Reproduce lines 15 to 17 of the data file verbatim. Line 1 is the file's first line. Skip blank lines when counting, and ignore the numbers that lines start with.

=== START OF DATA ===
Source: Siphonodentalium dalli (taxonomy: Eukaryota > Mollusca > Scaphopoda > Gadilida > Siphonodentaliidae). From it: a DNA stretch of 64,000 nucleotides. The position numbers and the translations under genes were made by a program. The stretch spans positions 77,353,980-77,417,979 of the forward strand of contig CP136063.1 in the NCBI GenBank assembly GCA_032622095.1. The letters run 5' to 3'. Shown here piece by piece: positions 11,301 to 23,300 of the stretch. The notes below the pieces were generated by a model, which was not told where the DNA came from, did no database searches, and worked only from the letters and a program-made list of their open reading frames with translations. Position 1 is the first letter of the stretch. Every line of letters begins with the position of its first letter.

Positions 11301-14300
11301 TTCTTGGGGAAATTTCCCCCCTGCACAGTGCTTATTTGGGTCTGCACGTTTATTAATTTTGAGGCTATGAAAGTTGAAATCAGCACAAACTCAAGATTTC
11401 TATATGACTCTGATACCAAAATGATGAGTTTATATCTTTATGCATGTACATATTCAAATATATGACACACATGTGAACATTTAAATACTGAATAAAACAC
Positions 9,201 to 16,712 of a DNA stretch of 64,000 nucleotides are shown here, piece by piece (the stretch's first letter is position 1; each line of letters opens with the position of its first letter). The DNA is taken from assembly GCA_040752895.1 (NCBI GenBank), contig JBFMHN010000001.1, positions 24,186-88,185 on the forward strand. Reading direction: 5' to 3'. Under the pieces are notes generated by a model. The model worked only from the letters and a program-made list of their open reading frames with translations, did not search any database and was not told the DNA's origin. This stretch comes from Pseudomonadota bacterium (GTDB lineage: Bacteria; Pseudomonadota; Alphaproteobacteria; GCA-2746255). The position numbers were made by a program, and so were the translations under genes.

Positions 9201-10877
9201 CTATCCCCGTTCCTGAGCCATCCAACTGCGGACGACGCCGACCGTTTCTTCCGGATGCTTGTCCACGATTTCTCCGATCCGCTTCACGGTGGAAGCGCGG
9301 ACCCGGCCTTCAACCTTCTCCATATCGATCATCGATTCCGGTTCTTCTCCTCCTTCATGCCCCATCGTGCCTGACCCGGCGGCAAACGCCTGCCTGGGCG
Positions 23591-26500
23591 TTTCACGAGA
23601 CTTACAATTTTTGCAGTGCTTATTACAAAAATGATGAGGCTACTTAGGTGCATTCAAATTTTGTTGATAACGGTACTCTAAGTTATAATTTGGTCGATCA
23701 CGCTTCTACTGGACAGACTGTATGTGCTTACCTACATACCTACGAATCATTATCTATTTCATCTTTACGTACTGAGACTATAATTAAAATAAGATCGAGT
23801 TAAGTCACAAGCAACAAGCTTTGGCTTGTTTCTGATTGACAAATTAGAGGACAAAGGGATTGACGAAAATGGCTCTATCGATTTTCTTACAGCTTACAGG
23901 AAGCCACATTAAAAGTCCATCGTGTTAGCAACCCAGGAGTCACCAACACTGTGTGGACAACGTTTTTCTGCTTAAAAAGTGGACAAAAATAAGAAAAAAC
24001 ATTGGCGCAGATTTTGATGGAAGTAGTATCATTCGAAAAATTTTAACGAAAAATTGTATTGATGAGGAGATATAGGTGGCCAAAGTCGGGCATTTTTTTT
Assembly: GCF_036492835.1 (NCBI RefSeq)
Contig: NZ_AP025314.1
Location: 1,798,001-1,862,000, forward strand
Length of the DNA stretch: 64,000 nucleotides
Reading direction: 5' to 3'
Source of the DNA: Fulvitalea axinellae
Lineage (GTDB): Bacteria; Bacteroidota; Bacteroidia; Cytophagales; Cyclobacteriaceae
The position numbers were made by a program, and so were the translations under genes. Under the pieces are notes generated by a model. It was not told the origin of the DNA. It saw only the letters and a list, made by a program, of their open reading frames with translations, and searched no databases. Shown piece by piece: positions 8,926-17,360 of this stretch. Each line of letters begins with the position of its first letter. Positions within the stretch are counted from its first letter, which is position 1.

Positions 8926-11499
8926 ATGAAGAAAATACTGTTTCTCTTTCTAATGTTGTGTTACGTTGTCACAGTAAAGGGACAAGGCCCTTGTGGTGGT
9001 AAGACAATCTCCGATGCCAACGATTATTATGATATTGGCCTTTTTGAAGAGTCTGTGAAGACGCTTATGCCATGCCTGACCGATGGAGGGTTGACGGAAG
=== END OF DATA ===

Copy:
24001 ATTGGCGCAGATTTTGATGGAAGTAGTATCATTCGAAAAATTTTAACGAAAAATTGTATTGATGAGGAGATATAGGTGGCCAAAGTCGGGCATTTTTTTT
Assembly: GCF_036492835.1 (NCBI RefSeq)
Contig: NZ_AP025314.1